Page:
How many times have you reached for a pot handle while cooking and forgot the potholder? Or rushed in the morning getting ready for work and accidentally burned your neck with your curling iron? These types of incidents happen regularly to everyone. This past week was Burn Awareness week. In the United States, approximately 2.4 million burn injuries are reported per year; half of which are preventable (Journal of Burn Care & Rehabilitation). Here are some tips to help you treat a burn.
- Run the body part of the burn under cool water for about five minutes. Never run it under warm or hot water because you want to be taking the heat out of the burn, not putting it in. Also stay away from ice, butter, oils, etc.
- Treat the burn with NEOSPORIN® + Pain Relief Ointment or Cream.
- Use gauze to keep the air out of the burn if you desire, but keep it loose. If it is wrapped too tightly, it may rip excess skin off on removal.
- Take ibuprofen, acetaminophen, or naproxen to help relieve the pain and swelling.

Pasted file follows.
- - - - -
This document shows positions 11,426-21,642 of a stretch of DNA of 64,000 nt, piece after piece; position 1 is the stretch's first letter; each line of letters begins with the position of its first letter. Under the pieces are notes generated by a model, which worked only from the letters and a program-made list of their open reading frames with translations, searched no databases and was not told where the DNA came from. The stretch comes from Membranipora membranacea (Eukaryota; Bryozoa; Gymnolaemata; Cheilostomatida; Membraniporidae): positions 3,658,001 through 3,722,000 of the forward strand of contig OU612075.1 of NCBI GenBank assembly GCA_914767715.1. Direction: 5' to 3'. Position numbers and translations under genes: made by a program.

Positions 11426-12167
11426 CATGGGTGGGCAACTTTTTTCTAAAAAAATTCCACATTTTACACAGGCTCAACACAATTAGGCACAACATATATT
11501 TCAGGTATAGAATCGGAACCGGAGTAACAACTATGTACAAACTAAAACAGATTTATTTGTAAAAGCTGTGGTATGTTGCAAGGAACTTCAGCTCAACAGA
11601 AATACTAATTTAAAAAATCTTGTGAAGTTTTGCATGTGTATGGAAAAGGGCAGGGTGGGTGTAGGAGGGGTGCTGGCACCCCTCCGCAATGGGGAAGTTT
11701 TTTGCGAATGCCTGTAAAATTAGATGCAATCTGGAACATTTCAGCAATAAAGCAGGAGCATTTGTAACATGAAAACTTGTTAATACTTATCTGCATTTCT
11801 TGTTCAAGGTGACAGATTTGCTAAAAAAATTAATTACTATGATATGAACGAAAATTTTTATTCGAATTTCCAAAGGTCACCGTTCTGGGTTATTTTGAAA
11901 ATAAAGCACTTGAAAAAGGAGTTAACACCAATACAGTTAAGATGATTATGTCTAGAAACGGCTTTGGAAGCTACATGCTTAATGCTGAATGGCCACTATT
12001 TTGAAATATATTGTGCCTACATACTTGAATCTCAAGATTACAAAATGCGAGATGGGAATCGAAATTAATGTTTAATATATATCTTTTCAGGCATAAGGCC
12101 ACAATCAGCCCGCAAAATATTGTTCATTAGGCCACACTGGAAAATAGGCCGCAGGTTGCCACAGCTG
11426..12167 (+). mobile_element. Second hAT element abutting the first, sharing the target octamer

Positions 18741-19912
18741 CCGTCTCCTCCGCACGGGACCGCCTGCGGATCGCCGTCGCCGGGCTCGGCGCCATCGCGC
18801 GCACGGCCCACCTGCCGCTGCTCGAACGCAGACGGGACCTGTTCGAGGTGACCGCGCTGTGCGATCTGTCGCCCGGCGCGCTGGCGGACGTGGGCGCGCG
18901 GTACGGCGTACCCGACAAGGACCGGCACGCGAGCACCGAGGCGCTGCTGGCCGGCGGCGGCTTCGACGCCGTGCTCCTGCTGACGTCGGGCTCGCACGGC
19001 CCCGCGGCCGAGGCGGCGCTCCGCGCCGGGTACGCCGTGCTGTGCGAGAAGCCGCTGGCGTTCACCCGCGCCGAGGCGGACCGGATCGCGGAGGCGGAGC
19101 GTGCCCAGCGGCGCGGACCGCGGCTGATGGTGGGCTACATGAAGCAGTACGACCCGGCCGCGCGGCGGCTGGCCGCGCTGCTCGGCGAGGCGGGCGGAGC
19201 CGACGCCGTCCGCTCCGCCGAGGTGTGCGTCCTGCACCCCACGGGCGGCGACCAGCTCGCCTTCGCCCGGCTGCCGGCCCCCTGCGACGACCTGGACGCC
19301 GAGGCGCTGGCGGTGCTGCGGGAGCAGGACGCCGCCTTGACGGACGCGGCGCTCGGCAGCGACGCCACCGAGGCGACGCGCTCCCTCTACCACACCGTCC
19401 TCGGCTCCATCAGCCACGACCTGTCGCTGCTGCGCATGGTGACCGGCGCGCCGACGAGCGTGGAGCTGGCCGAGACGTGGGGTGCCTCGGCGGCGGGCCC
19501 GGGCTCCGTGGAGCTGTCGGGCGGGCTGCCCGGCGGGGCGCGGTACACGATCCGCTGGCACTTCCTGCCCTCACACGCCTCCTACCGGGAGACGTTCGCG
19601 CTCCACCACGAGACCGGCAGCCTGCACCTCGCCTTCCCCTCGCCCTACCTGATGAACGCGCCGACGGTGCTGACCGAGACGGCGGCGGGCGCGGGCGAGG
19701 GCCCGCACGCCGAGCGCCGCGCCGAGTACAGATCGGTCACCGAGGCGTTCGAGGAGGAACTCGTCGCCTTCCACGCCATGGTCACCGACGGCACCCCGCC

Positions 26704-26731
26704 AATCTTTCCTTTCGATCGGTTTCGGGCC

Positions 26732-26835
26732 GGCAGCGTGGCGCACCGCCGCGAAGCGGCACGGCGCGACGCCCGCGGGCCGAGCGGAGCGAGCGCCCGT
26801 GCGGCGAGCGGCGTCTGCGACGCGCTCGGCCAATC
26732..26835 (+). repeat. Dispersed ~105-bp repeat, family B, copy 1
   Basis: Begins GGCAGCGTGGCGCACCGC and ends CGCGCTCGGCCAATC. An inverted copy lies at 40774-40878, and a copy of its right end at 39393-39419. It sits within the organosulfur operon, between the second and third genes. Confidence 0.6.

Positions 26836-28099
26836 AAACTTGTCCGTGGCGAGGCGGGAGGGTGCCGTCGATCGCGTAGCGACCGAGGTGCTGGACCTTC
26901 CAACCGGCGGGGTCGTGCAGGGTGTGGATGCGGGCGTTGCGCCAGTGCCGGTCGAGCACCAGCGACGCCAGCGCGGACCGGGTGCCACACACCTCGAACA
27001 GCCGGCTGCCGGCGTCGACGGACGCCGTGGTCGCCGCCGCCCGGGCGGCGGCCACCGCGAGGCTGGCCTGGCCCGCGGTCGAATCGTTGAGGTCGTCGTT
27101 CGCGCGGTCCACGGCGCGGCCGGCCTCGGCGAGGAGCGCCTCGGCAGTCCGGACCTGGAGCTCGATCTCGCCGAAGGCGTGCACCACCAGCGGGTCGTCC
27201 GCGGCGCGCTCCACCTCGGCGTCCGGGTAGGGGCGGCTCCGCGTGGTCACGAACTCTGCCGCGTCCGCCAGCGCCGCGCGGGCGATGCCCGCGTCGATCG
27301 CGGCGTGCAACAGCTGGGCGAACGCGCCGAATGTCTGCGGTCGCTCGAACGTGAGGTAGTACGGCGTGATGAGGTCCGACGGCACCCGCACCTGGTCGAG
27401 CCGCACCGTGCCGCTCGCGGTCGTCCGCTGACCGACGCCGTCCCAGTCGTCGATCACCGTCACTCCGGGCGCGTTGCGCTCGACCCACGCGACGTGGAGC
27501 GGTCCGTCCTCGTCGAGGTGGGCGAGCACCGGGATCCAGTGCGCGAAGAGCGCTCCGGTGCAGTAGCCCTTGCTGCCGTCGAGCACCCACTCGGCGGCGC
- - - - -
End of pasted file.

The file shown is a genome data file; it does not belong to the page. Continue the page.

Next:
Determine whether the burn is first, second or third degree. A first-degree burn is when the top layer of skin has burned off. The area is red, a little swollen and not that painful. A second-degree burn is when the top two layers of skinned have burned through. Blisters form and the area becomes extremely red and splotchy. A third degree burn is when all layers of the skin have burned and cause permanent damage and scarring. The area will either be black or white. Contact your doctor immediately if the burn covers more than 3 inches in diameter, if it is on your face, hands, feet, etc, or if it is a third degree burn. Remember that the smallest burn can turn into a serious burn if not cared for properly. Following these simple steps will help protect your skin.
Johnson and Johnson is a client of Safety Mom Enterprises.